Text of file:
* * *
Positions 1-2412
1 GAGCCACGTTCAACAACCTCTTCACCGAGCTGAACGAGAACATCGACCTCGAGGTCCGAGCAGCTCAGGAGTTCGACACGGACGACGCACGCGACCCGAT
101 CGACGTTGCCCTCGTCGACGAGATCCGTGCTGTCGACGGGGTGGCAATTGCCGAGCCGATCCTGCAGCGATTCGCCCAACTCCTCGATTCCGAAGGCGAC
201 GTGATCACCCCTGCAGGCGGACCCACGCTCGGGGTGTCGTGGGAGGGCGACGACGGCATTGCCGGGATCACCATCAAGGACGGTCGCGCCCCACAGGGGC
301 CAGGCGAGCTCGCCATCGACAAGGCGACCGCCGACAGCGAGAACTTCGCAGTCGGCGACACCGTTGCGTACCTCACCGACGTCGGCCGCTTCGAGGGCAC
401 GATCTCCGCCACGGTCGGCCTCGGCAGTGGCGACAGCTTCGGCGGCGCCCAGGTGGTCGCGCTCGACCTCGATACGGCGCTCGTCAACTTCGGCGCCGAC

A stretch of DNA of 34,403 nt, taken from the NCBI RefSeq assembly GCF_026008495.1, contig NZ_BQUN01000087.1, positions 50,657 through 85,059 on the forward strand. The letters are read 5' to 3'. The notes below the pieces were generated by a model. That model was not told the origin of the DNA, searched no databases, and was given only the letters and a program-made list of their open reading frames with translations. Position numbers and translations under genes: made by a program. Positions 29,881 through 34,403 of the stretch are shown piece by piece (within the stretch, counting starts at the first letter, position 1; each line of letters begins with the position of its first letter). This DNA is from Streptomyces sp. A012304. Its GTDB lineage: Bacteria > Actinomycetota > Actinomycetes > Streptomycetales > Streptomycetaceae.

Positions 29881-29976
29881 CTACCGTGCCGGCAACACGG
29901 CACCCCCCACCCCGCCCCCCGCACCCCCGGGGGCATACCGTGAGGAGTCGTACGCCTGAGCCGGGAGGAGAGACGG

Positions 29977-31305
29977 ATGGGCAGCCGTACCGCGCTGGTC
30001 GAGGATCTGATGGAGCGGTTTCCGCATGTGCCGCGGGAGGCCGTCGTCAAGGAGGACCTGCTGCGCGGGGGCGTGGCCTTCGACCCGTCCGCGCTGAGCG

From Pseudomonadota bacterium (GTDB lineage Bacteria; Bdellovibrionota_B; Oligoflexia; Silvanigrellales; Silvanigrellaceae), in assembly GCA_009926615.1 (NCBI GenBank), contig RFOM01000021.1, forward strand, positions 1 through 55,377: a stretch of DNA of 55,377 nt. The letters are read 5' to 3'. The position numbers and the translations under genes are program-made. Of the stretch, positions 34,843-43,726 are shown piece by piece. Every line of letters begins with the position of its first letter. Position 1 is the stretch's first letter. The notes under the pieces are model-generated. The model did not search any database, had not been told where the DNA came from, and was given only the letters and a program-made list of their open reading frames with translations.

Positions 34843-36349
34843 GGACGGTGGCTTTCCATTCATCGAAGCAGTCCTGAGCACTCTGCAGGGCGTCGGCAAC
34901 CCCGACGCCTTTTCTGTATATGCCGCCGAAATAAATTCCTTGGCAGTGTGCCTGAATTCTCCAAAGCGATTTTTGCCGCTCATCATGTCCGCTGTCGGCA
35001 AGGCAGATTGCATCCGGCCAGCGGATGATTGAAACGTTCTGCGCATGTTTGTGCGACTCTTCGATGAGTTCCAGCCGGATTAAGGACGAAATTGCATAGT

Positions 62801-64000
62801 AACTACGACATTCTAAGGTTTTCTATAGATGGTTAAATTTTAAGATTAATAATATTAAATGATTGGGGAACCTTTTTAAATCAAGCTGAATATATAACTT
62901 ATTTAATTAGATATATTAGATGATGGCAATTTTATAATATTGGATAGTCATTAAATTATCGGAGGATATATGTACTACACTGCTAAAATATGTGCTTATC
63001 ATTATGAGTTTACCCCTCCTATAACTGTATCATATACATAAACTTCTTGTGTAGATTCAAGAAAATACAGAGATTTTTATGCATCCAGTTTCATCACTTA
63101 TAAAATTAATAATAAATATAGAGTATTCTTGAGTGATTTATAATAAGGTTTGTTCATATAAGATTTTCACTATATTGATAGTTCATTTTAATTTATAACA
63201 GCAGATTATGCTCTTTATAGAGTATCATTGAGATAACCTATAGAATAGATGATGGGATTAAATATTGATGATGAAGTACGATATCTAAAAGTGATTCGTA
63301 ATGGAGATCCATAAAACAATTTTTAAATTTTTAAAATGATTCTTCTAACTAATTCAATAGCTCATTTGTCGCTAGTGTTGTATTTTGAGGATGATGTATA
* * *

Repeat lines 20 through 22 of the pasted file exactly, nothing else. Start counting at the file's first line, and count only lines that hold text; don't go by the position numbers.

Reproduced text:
62801 AACTACGACATTCTAAGGTTTTCTATAGATGGTTAAATTTTAAGATTAATAATATTAAATGATTGGGGAACCTTTTTAAATCAAGCTGAATATATAACTT
62901 ATTTAATTAGATATATTAGATGATGGCAATTTTATAATATTGGATAGTCATTAAATTATCGGAGGATATATGTACTACACTGCTAAAATATGTGCTTATC
63001 ATTATGAGTTTACCCCTCCTATAACTGTATCATATACATAAACTTCTTGTGTAGATTCAAGAAAATACAGAGATTTTTATGCATCCAGTTTCATCACTTA